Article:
January 24, 2020 / 4:55 PM / a month ago

Factbox: Libya's oil industry caught in middle of power struggle

(Reuters) - A blockade on oil ports and fields in Libya is shutting down production from the OPEC member, potentially taking more than one million barrels per day (bpd) of oil off the market.

The blockade is tied to a conflict between rival factions based in the east and west of the country, and an offensive by eastern-based forces against the capital, Tripoli.


With ports and fields in the east and south closing, production could drop to 72,000 bpd from the western Wafa field and offshore, the National Oil Corporation (NOC) has warned.

Before the blockade, Libya was producing about 1.2 million bpd.

That is well under the 1.6 million bpd that Libya was pumping in the years before the 2011 uprising against Muammar Gaddafi, but higher than during most of the period since his overthrow.

Libya has the largest proven reserves of oil in Africa, and has been a key supplier of light, sweet crude.

It is an OPEC member, though it has been exempted from a 1.7 million bpd output reduction agreed by the group and its allies in December.


Revenue from oil sales is Libya’s only significant source of dollar income, earning $22.5 billion in 2019 for a country with a population of just six million.

Oil is marketed by the state-run NOC and money flows through the Central Bank of Libya (CBL) in Tripoli.

The CBL distributes public salaries, which account for more than half of all public spending, across the country.

But groups in eastern Libya have long complained that they get less than their fair share, an accusation the CBL denies.

They also say oil revenues are being used to prop up powerful armed groups in Tripoli.


Libya’s divisions surfaced during the NATO-backed uprising against Gaddafi. Since 2014, the country has been split into rival camps in Tripoli and the east, each with its own set of institutions.

Most of Libya’s oil facilities are in areas controlled by forces loyal to eastern-based commander Khalifa Haftar, who has gradually expanded his power over the past six years with the help of foreign allies, including the United Arab Emirates, Egypt and Russia.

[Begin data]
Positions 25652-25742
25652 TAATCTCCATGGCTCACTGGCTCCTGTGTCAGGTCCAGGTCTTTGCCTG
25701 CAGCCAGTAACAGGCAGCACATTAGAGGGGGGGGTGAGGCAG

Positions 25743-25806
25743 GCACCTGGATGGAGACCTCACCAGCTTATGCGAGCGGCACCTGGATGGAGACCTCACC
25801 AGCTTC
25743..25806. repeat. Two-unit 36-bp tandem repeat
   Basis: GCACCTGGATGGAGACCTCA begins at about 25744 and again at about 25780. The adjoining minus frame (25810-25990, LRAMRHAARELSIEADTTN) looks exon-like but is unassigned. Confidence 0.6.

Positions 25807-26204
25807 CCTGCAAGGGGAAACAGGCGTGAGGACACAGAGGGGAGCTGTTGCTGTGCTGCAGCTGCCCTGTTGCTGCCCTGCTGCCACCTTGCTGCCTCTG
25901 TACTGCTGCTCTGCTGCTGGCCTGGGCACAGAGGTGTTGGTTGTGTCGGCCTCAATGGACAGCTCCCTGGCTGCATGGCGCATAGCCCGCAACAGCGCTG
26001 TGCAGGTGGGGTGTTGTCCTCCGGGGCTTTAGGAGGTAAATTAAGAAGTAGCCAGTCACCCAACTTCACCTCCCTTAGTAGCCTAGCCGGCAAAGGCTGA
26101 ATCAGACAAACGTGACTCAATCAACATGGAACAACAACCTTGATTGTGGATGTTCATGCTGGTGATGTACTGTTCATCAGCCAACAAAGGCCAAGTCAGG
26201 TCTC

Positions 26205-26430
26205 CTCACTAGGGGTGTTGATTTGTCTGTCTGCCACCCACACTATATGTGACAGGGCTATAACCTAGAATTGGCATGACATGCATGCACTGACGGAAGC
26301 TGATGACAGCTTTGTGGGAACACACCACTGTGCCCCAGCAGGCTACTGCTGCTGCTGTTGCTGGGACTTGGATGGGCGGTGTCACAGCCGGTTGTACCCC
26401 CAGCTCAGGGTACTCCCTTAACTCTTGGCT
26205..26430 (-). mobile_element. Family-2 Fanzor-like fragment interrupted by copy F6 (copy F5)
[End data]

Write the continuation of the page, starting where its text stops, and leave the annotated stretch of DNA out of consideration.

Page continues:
Since April, Haftar’s Libyan National Army (LNA) has been waging an offensive against forces aligned with the internationally recognised government in Tripoli, which is backed by Turkey.

As world powers gathered in Berlin to try to revive a peace process upended by Haftar’s campaign, eastern oil export terminals and then major oilfields in the southwest were shut, in an apparent power play.

Authorities in the east presented the closure as the result of popular pressure. The NOC said it was directly ordered by the LNA.


The effect of the latest blockade on global oil prices has been limited and largely outweighed by other factors, with an expectation by analysts that the stoppage will be short-lived.

The humanitarian impact could be significant, given Libya’s dependence on oil revenues.

Previous fluctuations in oil production have crippled Libya’s economy and contributed to a rapid downward slide in living standards.


A number of international oil firms have a presence in Libya including France’s Total, Eni of Italy, U.S. firms ConocoPhillips and Hess, and Germany’s Wintershall.

Western powers including the United States have sought to protect the NOC and the CBL in Tripoli, while urging them to be more transparent about oil revenues.

They have blocked attempts by the east to sell oil independently of Tripoli, invoking U.N. Security Council resolutions to do so.

Public Western reaction to the blockade has been hesitant, reflecting internal divisions. Several days after the shutdown began, the United States, European Union and Britain expressed concern, calling for the NOC to be allowed to resume operations.

Writing by Aidan Lewis; Editing by Ulf Laessing and Pravin Char

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